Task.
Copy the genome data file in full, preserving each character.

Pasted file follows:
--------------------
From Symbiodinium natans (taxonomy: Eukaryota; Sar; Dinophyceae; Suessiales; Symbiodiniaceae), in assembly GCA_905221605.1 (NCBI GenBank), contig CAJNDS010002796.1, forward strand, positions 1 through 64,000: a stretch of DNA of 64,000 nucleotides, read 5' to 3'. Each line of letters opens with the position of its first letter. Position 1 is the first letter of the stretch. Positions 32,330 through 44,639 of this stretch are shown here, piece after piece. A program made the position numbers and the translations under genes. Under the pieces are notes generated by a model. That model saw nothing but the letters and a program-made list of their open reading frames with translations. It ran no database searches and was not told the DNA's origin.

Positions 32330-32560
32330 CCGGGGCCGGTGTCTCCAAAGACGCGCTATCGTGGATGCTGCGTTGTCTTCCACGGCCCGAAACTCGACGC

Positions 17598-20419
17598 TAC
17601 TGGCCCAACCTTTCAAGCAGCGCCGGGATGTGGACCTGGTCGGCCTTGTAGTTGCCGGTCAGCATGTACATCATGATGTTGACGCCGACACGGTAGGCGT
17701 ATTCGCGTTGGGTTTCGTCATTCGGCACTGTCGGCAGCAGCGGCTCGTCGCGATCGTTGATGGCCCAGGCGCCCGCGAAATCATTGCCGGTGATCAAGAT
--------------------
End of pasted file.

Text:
From Symbiodinium natans (taxonomy: Eukaryota; Sar; Dinophyceae; Suessiales; Symbiodiniaceae), in assembly GCA_905221605.1 (NCBI GenBank), contig CAJNDS010002796.1, forward strand, positions 1 through 64,000: a stretch of DNA of 64,000 nucleotides, read 5' to 3'. Each line of letters opens with the position of its first letter. Position 1 is the first letter of the stretch. Positions 32,330 through 44,639 of this stretch are shown here, piece after piece. A program made the position numbers and the translations under genes. Under the pieces are notes generated by a model. That model saw nothing but the letters and a program-made list of their open reading frames with translations. It ran no database searches and was not told the DNA's origin.

Positions 32330-32560
32330 CCGGGGCCGGTGTCTCCAAAGACGCGCTATCGTGGATGCTGCGTTGTCTTCCACGGCCCGAAACTCGACGC

Positions 17598-20419
17598 TAC
17601 TGGCCCAACCTTTCAAGCAGCGCCGGGATGTGGACCTGGTCGGCCTTGTAGTTGCCGGTCAGCATGTACATCATGATGTTGACGCCGACACGGTAGGCGT
17701 ATTCGCGTTGGGTTTCGTCATTCGGCACTGTCGGCAGCAGCGGCTCGTCGCGATCGTTGATGGCCCAGGCGCCCGCGAAATCATTGCCGGTGATCAAGAT